DAYTON, Ohio (WDTN) In less than 2 weeks part of the United States will go dark for a few minutes all thanks to a total solar eclipse.
It’s an out of this world experience many space enthusiasts are looking forward to – a total solar eclipse.
“Eclipses do happen on kind of a regular basis however they may not happen where you’re living. It may cross a swath over the Pacific Ocean,” says Director of Astronomy at the Boonshoft Museum of Discovery Jason Heaton.
But what makes this eclipse on August 21st so special is that all of the United States will be able to see at least a partial eclipse.
A total solar eclipse happens when the moon passes between the earth and sun. The moon casts a shadow on the Earth and ends up blocking part or all of the sun.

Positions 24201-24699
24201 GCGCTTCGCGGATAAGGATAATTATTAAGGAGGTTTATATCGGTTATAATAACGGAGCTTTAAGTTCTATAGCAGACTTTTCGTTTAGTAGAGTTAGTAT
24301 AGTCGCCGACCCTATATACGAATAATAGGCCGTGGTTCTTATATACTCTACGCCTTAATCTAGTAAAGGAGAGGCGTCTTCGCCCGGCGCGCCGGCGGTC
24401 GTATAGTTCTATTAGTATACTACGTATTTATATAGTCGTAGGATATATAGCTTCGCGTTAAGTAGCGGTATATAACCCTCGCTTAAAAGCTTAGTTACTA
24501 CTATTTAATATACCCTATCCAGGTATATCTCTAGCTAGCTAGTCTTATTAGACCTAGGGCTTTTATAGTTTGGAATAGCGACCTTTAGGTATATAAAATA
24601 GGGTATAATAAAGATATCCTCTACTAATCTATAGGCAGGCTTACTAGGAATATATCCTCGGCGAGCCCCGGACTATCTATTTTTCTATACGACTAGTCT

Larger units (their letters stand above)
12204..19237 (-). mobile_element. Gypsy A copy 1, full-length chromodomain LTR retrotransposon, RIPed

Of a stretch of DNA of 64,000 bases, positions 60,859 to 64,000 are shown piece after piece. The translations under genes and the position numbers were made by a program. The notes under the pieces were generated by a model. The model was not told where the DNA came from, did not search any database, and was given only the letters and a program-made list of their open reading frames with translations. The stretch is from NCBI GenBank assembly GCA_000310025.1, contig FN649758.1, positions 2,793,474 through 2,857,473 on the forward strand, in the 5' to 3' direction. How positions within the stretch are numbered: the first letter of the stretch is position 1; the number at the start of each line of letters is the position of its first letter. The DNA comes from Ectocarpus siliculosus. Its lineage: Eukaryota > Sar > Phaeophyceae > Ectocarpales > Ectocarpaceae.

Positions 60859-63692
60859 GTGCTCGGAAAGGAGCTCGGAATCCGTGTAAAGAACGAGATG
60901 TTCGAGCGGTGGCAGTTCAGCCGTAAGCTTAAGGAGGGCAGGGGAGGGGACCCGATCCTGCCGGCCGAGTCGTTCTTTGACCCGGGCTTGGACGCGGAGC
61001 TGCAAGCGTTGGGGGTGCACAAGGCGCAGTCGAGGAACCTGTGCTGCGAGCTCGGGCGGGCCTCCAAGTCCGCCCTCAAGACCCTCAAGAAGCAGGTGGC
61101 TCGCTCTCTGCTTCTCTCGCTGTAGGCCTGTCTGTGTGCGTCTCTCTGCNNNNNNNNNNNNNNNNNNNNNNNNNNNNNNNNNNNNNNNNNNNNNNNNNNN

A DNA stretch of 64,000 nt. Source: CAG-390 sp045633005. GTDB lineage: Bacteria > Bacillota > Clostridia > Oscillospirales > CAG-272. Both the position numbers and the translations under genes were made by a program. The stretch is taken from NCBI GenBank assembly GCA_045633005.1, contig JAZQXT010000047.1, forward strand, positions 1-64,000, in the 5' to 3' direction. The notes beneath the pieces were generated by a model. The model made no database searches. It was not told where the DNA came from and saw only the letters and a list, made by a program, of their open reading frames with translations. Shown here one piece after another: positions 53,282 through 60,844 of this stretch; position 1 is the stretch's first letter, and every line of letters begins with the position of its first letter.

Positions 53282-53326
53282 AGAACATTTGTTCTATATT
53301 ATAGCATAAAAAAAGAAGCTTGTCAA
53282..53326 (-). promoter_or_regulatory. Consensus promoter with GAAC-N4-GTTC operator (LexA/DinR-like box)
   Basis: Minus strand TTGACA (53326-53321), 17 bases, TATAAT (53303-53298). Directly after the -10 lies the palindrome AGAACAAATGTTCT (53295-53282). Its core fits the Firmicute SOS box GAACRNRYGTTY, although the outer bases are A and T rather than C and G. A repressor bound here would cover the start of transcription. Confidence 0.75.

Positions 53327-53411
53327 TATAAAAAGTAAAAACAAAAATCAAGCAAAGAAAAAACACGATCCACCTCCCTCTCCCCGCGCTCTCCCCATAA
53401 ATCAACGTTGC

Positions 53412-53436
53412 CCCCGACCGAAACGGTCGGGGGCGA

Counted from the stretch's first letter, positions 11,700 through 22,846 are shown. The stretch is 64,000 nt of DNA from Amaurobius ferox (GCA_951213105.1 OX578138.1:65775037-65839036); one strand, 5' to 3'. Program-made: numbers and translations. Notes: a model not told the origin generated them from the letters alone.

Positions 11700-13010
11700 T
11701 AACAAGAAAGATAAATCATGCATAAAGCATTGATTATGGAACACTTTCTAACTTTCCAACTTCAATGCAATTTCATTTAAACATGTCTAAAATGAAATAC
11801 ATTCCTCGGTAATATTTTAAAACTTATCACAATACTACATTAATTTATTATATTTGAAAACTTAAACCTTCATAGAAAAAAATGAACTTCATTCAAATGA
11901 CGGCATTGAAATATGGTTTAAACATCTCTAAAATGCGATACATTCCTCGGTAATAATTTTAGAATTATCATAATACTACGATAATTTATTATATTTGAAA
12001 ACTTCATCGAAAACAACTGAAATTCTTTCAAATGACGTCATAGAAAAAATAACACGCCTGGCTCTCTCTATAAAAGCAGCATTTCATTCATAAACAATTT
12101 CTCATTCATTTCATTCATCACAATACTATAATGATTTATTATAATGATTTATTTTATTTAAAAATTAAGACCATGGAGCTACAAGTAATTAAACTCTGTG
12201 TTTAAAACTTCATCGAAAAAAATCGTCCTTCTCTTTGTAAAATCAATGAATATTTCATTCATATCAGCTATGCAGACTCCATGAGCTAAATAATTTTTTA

But before you look up there are a few things to consider. Never look directly at the sun, you can cause serious damage to your eyes. Eclipse glasses are available online or at local stores but be careful that they have the correct filter.
“If you were to point your phone camera here and if you see clouds they’re not safe. These glasses I can’t see a thing through them. The sun should be the only thing you should see through these glasses,” Heaton says.
If you were unable to get a pair of eclipse glasses there’s an easy way to safely view the eclipse with just using some items around your house. You can create what’s called a pinhole projector. Use a cardboard tube and put a piece of paper around it. Push pin to create a tiny hole, hold it up to the sun and you can view the eclipse on a piece of paper.
The eclipse will begin in Dayton around 1pm. That’s when the moon will slowly begin to cover the sun. At 2:28 the sun it will be 90 percent covered and will end shortly before 4 p.m.
The Boonshoft Museum of Discovery will have a telescope with a filter on it so you can see the eclipse.
You can visit the Boonshoft Museum of Discovery website to find out about the programs offered on August 21st.
If you miss this eclipse you’ll have to wait until 2024.